Representing an extraordinary strategy that has evolved in order to enhance an otherwise extremely low glochidia survival rate, species within the Lampsilis genera of the Family Unionidae have evolved the unique ability to deploy their mantle in a manner that bears extraordinary resemblance to the appearance of a small fish. Replete with natural looking markings and false eyes, the realistic decoy moves in the current and serves to attract the attention of fish in the area. Potential host fish that approach and attempt to prey upon the decoy are abruptly doused with a dense cloud comprised of hundreds of thousands of glochidia in the hope that a few of the tiny organisms will succeed in establishing a life sustaining parasitic relationship while attached to the gills, skin, or fins of a fish whose immune system has evolved to accommodate the presence of mature glochidia. Aquatic ecologists familiar with the reproductive processes of freshwater mussels recognize that the unique relationship that exists with fish that are capable of providing support to larval stage reproductive propagules represents an extraordinarily innovative strategy that has evolved in order to provide the sessile creatures with the capacity to successfully colonize upstream habitats. The very fact that at least small populations of approximately one thousand freshwater mussel species within the diverse Order Unionoida continue to be observed in rivers, streams, and inland lakes distributed across the planet serves as a de facto indication of the existence of aquatic habitat that is capable of supporting the ecologically sensitive creatures.
The incredible size, abundance, and diversity of populations of native freshwater mussel that were often present well over a century ago in many North American rivers strongly suggests that optimal habit for members of the Family Unionidae and Family Margaritiferidae is primarily found in large northern temperate rivers whose sensitive aquatic ecosystems are protected from the negative influences of their surrounding watersheds by forests, marshes, wetlands, and densely vegetated riparian corridors. The capacity of large northern temperate rivers to support abundant freshwater mussel communities is ultimately contingent upon the existence of relatively high quality aquatic ecosystems whose continuously flowing pollution and sediment free waters are capable of supporting much higher dissolved oxygen content in contrast to the still waters of inland lakes and ponds, for example, and healthy, moderately productive littoral zones that are capable of providing filter feeding mollusk communities with an abundance of the phytoplankton, diatoms, and other tiny organisms that they depend upon for sustenance. Moreover, due to their glacial origins, the waters of many large northern temperate rivers are also capable of providing the abundant calcium carbonate concentrations that freshwater animals such as mollusks and snails rely upon for the development of their protective shells. Northern temperate rivers that have maintained their capacity to support abundant freshwater mussel populations are also characterized by host fish friendly benthic habitat such as woody debris, boulders, and stones, as well as by natural shorelines, and near shore shallow areas featuring abundant emergent aquatic plants that provide optimal habitat for juvenile host fish. It is important to note, however, that certain members of the Family Unionidae and Family Margaritiferidae exist only in northern temperate inland lakes, streams, and small rivers characterized by slow moving or still waters. The freshwater mussel known as lake floater (Pyganodon lacustris), for example, is primaily observed inhabiting substrates that are situated in wind and wave protected coves and bays of inland lakes. Given the fact that native mollusks are capable of living for periods of up to fifty years, the existence of abundant and diverse freshwater mussel communities accompanied by large quantities of the abandoned shells of previous generations serves as a reliable bio-indicator of the long-term existence of habit conditions that were ultimately capable of supporting the ecologically sensitive bell weather species.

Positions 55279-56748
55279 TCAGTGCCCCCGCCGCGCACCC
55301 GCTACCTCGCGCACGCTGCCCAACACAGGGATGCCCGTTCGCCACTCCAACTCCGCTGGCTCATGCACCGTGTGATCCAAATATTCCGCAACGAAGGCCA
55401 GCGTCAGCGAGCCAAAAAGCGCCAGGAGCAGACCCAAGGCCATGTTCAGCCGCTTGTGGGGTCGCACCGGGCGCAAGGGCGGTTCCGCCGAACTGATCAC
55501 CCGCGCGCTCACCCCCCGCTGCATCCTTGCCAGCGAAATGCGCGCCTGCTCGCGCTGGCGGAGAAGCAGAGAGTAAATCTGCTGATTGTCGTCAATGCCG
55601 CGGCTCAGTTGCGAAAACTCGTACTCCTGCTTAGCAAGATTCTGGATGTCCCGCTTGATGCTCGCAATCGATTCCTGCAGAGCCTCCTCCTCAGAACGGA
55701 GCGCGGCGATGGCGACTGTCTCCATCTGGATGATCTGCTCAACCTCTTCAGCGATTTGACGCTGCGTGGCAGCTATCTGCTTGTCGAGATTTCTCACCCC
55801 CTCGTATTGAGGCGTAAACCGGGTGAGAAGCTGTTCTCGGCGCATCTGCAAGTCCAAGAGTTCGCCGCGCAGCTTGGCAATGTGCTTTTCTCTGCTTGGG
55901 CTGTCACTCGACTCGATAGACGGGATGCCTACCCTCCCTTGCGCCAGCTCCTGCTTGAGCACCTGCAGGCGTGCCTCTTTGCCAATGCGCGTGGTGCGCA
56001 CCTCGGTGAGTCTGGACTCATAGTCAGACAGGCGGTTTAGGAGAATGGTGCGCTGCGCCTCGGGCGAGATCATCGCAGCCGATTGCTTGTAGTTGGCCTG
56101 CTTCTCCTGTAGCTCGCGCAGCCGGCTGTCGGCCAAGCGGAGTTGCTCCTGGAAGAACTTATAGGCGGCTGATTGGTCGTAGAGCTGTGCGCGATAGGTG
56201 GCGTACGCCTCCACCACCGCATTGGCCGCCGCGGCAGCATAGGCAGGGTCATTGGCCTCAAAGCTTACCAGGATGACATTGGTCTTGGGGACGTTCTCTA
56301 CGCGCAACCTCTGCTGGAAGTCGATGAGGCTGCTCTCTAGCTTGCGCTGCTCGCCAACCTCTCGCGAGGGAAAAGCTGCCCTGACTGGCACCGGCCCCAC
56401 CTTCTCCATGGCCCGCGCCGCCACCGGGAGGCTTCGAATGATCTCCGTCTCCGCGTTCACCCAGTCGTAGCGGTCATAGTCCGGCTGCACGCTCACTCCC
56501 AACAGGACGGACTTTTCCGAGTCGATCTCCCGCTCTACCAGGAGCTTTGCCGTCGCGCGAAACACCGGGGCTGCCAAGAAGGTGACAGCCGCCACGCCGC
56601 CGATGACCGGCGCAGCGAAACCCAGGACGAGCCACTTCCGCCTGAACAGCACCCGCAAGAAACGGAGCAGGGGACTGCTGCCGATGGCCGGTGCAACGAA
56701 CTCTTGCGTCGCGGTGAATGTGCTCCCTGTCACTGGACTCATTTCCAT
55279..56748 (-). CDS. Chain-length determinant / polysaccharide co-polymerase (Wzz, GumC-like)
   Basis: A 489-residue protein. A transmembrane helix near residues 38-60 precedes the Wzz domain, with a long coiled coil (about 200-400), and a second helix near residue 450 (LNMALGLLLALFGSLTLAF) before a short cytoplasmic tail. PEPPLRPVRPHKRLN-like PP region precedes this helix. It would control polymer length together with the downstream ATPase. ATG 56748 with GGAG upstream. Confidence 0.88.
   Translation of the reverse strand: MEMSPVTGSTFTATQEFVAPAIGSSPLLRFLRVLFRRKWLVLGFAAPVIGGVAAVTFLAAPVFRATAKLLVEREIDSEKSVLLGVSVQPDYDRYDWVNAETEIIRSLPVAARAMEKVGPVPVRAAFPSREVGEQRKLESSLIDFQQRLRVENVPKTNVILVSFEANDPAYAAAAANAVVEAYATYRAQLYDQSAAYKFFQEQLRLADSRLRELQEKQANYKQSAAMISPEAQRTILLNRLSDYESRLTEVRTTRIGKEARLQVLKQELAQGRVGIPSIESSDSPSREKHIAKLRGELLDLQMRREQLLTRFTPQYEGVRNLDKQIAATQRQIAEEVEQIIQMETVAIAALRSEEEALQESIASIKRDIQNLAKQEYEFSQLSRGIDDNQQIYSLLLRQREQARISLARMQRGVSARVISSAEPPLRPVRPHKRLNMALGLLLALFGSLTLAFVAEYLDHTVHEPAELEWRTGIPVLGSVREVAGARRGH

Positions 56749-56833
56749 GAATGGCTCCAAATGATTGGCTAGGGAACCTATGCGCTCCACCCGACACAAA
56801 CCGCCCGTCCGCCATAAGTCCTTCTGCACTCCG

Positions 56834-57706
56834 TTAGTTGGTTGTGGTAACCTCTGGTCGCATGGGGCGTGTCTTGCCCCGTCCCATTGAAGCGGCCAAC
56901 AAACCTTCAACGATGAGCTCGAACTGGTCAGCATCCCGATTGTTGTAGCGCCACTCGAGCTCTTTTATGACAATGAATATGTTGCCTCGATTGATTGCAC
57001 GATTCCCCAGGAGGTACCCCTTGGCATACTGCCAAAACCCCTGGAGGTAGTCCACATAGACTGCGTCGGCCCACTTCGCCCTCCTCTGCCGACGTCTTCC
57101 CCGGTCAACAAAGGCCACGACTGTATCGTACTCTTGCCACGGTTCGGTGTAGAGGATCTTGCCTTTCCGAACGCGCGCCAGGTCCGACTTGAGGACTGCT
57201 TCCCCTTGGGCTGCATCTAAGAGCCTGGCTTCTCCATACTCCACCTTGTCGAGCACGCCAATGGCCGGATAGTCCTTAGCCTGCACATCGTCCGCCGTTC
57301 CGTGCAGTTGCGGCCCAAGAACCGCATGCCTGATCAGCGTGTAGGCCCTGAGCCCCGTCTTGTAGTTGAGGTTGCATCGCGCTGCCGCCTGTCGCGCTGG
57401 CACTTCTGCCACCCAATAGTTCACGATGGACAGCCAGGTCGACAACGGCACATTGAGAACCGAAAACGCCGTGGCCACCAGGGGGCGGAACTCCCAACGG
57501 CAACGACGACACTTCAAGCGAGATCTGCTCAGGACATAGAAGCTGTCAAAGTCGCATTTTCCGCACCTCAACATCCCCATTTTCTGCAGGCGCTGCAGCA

Native freshwater mussels are powerful ecosystem engineers that are capable of rendering highly beneficial ecological services that contribute to achieving and sustaining healthy, diverse aquatic ecosystems. First and foremost, freshwater mussels are highly efficient filter feeders that are perhaps best known for their extraordinary collective capacity to transform turbid, light deprived waters into relatively clear waters by removing algae, bacteria, suspended particulate, and organic matter, allowing life sustaining sunlight to penetrate deeper into the water column, and enabling highly beneficial submerged aquatic plants to colonize larger, deeper areas of the ecosystem. The propensity of freshwater mussels to filter out and utilize suspended algae, inorganic particulate, and organic matter also enables the capacity of the unique substrate-borne creatures to effectively sequester phosphorus, nitrogen, and carbon that would otherwise be available to fuel exponential growth of light attenuating phytoplankton. Freshwater mussels also contribute to sustaining a host of other ecosystem-friendly creatures by converting filtered materials into important sources of food that would otherwise be unavailable for consumption by the myriad of fish, crayfish, amphibians, reptiles, birds, and mammals that often forage within aquatic ecosystems. Diverse in size and shape, the durable abandoned shells of freshwater mussels that have completed their life cycles also provide protective physical spaces that serve as optimal benthic habitat for aquatic insects, and nesting sites for small fish.